Dustin Cook, facing knee surgery, seeks teammates' advice
'I'm joining a club I never wanted to join,' alpine skier says after torn ligaments
It is one thing for Dustin Cook to race down a steep, icy mountainside at up to 80 kilometres per hour while maintaining strength, agility, balance and technique. It's quite another to go under the knife.
Cook, 26, tore the anterior cruciate and medial collateral ligaments in his right knee, as well as his right adductor, during a training run in Austria on Oct. 21. He's been hopping around on crutches since then; he has surgery on Nov. 12.
"The only thing I'm really scared about is the surgery," Cook, 26, told CBC Sports. "I have no idea what to expect."
Fortunately for Cook, a number of his teammates can fill him in. Jan Hudec, Manny Osborne-Paradis and Erik Guay have all had knee surgery; Hudec alone has had it eight times, while Guay has had it six.
"I'm joining a club I never wanted to join," said Cook, who had a breakthrough season in 2014-15."But I think every skier is going to have to join it, and all of [my teammates] have gone through it. So I've got a good support team behind me to let me know the ins and outs of this unfortunate incident."
"In downhill ski racing, to not be injured and not feel injured while you're skiing is pretty impressive, and not many athletes get to survive an entire career feeling that way," said Hudec. "I ski in some sort of pain all the time."
For every step you move forward, there's usually three [steps] back.- Manny Osborne-Paradis, alpine skier
For Cook, Hudec said, the most frustrating thing is that the injury happened early in the season.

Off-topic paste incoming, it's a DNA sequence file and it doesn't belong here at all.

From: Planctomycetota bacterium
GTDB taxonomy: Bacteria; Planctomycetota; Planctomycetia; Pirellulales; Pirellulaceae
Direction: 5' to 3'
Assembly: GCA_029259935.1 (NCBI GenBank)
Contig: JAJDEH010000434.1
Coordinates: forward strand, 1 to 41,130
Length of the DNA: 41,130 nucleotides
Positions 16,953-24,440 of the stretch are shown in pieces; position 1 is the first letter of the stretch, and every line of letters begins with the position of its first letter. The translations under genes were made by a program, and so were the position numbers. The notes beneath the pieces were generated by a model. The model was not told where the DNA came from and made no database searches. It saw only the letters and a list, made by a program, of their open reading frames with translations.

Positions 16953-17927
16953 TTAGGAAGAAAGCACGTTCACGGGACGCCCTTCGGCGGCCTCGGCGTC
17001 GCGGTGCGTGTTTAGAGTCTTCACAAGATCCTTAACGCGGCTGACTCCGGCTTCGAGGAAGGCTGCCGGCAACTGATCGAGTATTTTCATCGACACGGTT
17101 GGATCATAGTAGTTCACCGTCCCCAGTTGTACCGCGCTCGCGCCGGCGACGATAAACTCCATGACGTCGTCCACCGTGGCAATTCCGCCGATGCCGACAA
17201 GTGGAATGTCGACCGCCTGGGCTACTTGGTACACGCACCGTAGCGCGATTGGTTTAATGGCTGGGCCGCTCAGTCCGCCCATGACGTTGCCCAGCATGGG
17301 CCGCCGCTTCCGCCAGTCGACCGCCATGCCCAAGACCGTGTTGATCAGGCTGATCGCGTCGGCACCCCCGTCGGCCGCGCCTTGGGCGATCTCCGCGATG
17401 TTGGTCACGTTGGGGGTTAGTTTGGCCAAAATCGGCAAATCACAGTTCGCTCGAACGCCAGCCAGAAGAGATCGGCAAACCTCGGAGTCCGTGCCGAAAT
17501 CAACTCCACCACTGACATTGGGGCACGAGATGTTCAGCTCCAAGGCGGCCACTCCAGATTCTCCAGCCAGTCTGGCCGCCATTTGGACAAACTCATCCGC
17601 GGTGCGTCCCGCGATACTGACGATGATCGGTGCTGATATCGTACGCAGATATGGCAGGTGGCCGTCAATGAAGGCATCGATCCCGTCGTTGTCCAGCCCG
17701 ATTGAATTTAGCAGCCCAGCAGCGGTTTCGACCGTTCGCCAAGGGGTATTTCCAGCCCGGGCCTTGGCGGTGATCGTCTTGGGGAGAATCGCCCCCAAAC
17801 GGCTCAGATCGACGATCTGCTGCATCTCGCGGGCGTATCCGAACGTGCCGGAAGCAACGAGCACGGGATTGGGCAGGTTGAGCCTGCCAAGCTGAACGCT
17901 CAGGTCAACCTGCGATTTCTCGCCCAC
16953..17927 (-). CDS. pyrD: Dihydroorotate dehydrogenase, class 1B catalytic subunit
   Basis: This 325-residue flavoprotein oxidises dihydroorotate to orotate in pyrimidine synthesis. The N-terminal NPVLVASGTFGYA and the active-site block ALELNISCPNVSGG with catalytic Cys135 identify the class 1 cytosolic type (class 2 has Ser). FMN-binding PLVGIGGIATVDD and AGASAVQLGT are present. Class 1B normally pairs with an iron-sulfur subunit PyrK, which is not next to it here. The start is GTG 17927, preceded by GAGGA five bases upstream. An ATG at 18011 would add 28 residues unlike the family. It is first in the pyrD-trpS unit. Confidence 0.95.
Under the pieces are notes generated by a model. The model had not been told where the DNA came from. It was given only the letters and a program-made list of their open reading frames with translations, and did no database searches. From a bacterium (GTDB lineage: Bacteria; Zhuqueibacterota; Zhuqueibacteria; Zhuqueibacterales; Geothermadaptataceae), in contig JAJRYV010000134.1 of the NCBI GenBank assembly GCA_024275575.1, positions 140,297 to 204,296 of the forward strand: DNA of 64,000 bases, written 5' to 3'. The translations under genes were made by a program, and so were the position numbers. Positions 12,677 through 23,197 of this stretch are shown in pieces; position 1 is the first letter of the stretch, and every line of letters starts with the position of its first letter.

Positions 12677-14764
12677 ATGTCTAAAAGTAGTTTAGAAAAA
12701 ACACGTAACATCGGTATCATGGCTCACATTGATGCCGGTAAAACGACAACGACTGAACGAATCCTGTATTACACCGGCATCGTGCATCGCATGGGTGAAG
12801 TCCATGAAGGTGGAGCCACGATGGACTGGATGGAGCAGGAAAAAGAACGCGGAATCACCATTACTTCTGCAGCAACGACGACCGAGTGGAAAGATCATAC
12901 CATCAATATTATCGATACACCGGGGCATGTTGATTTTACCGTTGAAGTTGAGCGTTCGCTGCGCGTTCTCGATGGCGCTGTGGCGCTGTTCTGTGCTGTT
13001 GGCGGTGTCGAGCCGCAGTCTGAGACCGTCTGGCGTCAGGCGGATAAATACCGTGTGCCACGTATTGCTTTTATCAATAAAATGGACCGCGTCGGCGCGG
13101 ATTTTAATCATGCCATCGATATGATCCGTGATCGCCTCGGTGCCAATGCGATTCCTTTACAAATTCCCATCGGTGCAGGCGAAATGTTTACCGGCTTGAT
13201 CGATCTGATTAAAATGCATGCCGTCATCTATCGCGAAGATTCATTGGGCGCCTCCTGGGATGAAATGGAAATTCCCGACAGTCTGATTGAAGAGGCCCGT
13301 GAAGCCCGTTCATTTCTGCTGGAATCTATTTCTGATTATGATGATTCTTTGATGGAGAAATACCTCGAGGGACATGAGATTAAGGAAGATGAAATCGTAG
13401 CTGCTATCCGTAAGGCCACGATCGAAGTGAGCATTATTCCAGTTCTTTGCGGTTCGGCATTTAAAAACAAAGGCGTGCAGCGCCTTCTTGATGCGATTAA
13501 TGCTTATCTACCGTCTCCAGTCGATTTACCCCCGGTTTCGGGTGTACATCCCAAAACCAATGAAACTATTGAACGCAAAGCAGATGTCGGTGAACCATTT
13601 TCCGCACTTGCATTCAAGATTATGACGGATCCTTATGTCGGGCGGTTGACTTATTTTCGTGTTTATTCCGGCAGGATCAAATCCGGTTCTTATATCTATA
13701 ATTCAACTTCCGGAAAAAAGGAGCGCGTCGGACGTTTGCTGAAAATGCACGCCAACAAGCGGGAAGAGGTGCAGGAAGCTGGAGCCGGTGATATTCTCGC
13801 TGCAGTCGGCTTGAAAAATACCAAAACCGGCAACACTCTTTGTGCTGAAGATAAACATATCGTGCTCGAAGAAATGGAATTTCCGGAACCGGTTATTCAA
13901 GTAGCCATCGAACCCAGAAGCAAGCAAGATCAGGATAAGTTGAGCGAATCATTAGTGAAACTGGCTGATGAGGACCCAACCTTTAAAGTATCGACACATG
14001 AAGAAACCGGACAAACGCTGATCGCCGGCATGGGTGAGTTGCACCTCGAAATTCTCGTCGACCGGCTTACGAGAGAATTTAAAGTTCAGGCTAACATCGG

"That's ... the most difficult thing mentally to get over," he said. "Because Dustin, like all of us, he's really an incredibly strong athlete, physically motivated and disciplined, so that isn't going to be the issue coming back. It's going to be the mental stuff getting past that barrier."
Cook had high hopes for the season, after three World Cup podium finishes in 2014-15 and a fifth-place ranking in the super-G.
"So at least I know exactly how I feel when I'm skiing well, how it feels to win a World Cup, all that kind of stuff. So now I can just get this better and get back to doing what I do."
"There's no good advice," said three-time World Cup champion Osborne-Paradis. "For every step you move forward, there's usually three [steps] back. Then there's a day you go 10 steps forward and you're on fire, and then you go back five more.
"It's kind of just take it day by day."
And, if all else fails, "we use humour to get over this stuff," said Hudec. "Because at the end of the day, you have to."
These skiers have had tons of surgeries,so we tested their operation skills! <a href="https://twitter.com/dustincook">@dustincook</a> <a href="https://twitter.com/pandaHAUSofROCK">@pandaHAUSofROCK</a> <a href="https://twitter.com/manny_ski">@manny_ski</a> <a href="https://t.co/oqRWODSeUQ">pic.twitter.com/oqRWODSeUQ</a>—@AndiPetrillo